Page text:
5 Tips for Owning a Pet Bird
by Jennifer Kelly Geddes
Some things to keep in mind to succeed at bird ownership with flying colors
Colorful feathers, lilting songs and a low-maintenance routine are just a few reasons a bird can be an ideal pet. "They're pretty easy to care for—you don't have to walk them or scoop their poop, and they don't shed fur or scratch the furniture," says Larry Nemetz, a veterinarian and owner of the Bird Clinic in Orange, CA. But to succeed at bird ownership with flying colors, you have to keep certain things in mind:
Some species are more family-friendly than others.
Budgie parakeets are popular because they're gentle and can talk; cockatiels can often talk, whistle and do tricks. Want less lip? Canaries and finches are beautiful but only chatter softly.
You'll need a vet.
Check in with one soon after you buy your birdie to learn how to handle and care for it; after that, annual visits are a good idea.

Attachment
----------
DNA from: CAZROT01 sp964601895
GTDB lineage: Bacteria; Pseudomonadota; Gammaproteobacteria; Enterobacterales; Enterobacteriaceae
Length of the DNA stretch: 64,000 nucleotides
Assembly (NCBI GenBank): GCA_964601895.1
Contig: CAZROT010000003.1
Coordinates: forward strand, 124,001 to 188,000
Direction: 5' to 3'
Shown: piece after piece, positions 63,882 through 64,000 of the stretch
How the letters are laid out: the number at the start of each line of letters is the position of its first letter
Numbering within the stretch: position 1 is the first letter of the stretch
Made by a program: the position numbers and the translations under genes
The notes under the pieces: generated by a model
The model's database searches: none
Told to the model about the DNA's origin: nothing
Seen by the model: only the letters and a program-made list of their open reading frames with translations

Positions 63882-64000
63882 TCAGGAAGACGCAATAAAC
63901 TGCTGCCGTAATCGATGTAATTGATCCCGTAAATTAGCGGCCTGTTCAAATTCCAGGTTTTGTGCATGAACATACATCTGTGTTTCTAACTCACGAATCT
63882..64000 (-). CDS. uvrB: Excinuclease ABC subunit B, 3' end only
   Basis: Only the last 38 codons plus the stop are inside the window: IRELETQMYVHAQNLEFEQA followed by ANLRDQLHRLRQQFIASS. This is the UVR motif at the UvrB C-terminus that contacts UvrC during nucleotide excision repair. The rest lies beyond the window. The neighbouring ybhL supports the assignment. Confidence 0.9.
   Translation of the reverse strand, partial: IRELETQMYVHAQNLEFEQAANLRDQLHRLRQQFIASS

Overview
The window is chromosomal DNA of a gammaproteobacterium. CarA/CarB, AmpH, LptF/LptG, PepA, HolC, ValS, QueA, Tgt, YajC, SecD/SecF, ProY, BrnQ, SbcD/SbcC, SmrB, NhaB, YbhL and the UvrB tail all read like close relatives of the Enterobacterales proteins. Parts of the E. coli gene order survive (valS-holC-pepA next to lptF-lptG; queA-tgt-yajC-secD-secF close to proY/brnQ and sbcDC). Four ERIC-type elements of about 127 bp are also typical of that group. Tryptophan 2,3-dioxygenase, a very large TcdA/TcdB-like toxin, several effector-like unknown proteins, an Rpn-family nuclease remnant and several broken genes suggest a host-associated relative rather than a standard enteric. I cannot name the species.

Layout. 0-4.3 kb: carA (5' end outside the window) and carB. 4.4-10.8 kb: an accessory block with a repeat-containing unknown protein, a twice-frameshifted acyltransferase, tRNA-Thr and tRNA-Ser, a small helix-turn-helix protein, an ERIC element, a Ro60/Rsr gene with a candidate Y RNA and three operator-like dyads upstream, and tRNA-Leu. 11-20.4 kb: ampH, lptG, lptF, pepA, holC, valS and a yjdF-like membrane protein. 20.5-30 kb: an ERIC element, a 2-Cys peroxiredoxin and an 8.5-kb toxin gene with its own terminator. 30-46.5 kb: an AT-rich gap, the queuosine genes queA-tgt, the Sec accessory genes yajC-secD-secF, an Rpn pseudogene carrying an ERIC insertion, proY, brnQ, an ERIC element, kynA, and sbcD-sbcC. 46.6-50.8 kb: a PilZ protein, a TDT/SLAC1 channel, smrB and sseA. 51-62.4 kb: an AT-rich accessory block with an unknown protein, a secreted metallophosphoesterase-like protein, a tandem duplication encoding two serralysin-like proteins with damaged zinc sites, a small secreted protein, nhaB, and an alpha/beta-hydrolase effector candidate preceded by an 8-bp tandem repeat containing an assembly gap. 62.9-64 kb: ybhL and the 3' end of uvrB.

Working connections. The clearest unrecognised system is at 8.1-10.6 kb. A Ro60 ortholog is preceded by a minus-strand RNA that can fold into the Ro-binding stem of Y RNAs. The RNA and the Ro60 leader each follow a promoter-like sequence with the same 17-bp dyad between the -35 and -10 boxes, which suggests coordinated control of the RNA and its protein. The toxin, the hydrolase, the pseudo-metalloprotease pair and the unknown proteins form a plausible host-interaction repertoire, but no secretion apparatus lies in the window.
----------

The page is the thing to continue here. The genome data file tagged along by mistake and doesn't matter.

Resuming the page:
Your bird will want to spread his wings.
Make sure his cage is big enough that he can flap without touching either side, or else he'll be uncomfortable. (Don't let him out to fly free, though—he may get confused and fly into a window.) Place the cage in the living room or bedroom, not the kitchen; fumes from things like cleansers and disinfectants can be hazardous.
He'll go for the greens.
Besides pellet foods, seeds and grains, most birds need table scraps like kale, lettuce and carrots (don't worry, your child will be only too happy to fork 'em over).
Your feathered friend is fragile.
Supervise to make sure your child handles him gently. "It's very easy to squeeze a bird and block its airflow, so stay close by as they interact," says Nemetz.